Osteogenesis and you

“Knowledge is of no value unless you put it into practice”–Anton Chekhov (Russian master of the modern short story 1860-1904)

You’ve been told. Now do work!

Coach A and I do not coordinate what we write on here with each other but this time things have fit very nicely. If you have not already done so, Coach A has written an excellent article on why we train, and in there he lists some benefits of training/physical activity. I am about to elaborate on one such reason why exercise is vital for you. Today we are talking about our bones.

When most young people think about training, 99% of the time they will think of those muscles they are sculpting and how those muscle fibers are getting thicker and able to contract faster and harder, but seldom do we think about the support system that is holding this all together, our skeletal system.

Many of you I’m sure have seen little old grandmas walking around Japan who look more like a question mark when they are standing. Now I understand the historical context of lack of nutrients and food for people of that era, but a lack of exercise has done that to them. How many mature people do you know who have fallen and broken a bone? Countless. If you want to know how to do all you can to prevent that  from happening to you, read on dear friend.

Let’s talk about our bones. Ossification (or bone production) begins when you are an infant. Did you know however that all of your bone at the start was cartilage (the stuff that makes up your ears and nose now) and fibrous structures. Eventually this cartilage is replaced by bone with a calcified bone matrix. This is where things start to get a bit tricky but I will try to explain it the best I can. Bones contain round shaped structure units called Osteons which surrounds blood vessels and nerves (called a central canal). Basically the framework of your bone is made by many of these osteons cemented together. Because of the central canal, living bone cells are able to receive nutrients and remove waste from cells that are essentially trapped (but metabolically active). Each osteon is made up of 4 components, the Lamellae, Lacunae, Canaliculi and the Central Canal.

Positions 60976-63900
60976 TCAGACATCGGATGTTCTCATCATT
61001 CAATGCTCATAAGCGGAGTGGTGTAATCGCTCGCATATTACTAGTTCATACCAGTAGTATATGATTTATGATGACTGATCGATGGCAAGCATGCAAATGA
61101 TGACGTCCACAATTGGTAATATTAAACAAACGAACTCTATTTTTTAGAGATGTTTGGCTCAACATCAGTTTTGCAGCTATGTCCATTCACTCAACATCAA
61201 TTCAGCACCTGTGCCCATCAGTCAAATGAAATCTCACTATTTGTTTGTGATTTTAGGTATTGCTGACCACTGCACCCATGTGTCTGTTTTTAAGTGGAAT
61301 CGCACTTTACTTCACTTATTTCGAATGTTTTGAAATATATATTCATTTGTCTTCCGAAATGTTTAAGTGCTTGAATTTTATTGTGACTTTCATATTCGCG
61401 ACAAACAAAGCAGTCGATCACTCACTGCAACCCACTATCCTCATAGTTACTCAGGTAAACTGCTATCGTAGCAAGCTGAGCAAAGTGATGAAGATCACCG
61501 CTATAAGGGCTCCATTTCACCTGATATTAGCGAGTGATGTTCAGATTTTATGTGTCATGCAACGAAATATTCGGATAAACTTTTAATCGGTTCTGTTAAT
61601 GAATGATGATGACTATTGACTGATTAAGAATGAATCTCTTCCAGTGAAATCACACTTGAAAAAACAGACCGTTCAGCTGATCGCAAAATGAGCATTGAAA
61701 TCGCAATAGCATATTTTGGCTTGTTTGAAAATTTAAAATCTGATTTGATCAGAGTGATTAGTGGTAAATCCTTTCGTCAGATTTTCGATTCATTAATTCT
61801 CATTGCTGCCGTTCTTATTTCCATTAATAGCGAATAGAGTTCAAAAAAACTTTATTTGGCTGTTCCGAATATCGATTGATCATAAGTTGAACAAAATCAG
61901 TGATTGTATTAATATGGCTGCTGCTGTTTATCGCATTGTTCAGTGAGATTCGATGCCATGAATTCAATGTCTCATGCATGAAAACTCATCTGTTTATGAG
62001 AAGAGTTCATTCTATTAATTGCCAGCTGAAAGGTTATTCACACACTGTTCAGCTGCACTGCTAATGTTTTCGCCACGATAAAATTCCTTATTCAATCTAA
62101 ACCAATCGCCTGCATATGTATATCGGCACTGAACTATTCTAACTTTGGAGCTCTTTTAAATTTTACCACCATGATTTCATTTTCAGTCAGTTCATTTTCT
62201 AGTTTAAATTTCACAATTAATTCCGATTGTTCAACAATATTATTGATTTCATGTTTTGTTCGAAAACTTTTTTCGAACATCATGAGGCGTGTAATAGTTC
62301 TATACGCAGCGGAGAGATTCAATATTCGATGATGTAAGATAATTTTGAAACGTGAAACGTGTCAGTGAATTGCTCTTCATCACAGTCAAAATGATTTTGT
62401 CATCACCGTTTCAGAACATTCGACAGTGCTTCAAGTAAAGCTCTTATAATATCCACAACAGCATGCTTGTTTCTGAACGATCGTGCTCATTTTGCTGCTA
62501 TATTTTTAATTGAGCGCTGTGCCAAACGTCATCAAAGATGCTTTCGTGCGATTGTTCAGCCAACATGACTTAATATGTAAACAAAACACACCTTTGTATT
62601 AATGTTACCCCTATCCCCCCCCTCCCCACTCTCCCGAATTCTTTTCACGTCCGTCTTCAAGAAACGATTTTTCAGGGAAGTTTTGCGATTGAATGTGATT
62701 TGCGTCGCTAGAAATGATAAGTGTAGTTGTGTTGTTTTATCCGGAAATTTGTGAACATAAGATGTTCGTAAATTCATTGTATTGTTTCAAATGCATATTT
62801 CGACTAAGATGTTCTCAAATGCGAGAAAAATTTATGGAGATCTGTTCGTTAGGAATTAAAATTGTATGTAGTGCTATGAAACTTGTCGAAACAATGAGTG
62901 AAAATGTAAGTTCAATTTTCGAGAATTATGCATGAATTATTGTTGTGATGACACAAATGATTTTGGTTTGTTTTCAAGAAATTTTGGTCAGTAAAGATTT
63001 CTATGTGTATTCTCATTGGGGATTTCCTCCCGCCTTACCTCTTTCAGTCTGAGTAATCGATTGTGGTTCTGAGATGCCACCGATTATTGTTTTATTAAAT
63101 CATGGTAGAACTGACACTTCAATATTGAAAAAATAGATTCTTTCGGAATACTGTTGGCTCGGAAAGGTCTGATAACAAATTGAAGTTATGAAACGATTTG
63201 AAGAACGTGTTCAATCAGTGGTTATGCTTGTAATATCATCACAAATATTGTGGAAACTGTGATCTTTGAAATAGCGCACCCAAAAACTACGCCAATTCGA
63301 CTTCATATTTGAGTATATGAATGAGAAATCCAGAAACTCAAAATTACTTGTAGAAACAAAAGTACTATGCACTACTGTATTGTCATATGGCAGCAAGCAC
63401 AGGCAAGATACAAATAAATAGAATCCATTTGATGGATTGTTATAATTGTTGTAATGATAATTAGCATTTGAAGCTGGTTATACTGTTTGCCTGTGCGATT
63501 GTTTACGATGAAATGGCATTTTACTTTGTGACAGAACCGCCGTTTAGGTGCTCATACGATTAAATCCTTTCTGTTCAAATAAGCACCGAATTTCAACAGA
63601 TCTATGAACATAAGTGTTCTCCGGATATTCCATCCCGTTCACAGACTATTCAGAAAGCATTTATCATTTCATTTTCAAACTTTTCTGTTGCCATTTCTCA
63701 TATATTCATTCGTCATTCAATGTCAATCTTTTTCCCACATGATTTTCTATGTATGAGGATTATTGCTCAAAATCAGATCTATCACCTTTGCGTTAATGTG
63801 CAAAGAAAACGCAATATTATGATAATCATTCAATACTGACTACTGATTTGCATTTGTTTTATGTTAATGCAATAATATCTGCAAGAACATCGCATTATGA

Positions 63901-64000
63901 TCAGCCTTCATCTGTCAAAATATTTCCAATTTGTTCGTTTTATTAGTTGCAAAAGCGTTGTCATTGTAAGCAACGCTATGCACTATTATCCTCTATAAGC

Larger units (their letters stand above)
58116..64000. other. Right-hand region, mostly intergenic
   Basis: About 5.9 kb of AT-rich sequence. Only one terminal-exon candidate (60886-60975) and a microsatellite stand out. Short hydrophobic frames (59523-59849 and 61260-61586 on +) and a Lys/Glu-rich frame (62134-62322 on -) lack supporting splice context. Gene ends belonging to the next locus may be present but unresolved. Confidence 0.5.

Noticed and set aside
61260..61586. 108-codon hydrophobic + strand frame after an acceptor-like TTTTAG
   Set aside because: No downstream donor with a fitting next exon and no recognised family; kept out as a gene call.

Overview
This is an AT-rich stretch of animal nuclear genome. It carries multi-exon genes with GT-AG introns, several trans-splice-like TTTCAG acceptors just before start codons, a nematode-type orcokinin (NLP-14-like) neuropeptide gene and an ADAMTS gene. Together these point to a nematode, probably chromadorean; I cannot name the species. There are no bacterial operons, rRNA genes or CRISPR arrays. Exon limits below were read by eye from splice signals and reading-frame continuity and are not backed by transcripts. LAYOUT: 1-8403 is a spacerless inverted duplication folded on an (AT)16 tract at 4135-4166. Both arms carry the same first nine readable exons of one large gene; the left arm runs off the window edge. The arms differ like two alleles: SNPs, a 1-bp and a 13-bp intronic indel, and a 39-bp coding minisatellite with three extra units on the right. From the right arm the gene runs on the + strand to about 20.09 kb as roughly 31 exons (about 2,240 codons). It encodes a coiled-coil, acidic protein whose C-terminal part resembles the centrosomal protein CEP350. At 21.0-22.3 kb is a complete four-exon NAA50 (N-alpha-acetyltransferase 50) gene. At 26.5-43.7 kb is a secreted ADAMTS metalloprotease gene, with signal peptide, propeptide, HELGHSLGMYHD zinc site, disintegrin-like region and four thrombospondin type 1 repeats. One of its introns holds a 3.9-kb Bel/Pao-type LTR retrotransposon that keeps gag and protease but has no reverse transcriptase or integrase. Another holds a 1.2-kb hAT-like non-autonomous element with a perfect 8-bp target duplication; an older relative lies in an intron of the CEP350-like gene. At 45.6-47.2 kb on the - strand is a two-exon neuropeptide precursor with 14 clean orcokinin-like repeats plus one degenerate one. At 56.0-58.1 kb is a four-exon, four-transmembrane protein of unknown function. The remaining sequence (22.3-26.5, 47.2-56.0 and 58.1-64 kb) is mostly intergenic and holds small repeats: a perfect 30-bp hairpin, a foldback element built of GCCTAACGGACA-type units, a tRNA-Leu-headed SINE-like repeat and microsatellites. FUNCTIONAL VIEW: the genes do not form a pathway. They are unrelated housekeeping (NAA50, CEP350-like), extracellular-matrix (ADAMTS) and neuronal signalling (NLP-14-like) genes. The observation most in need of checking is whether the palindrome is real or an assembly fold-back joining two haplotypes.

1. Lamellae: These are layers of calcified matrix. In all connective tissue, there are cells, fibers and extracellular material (aka matrix). Bone tissue however is unique because its matrix is calcified or hard (actually in bones, there is much more matrix than there are cells). The matrix contains fibers and collagen (which you will often see being advertised on TV for the strengthening of bones and joints, or reduction of wrinkles) and is made up of two types of materials, inorganic salts and organic matrix. Inorganic salts give it the hardness, with calcium and phosphate deposits (this why your Mum used to force milk down you at breakfast). Organic matrix consists of collagenous fibers and a mixture of proteins. Lamellaes can either be between the osteons or around the inner and outer circumference of a bone.

Lacunae: Small spaces in the matrix that contain tissue fluid.

Canaliculi: Ultra small canals that run from Lacunae to the Central Canal.

Central Canal: As mentioned before, this runs lengthwise through the centre of the osteon and is lined with blood vessels, nerves and lymphatic vessels. This allows nutrients and oxygen to reach bone cells.

Whew, ok Coach what now. Now comes the quite interesting bit, did you know that your bone is constantly remodeling. There are two bone cells, osteoblasts and osteoclasts that are constantly working on your bones. How this works is that the osteoclasts erode existing bone material, while osteoblasts are simultaneously forming new bone on its under surface.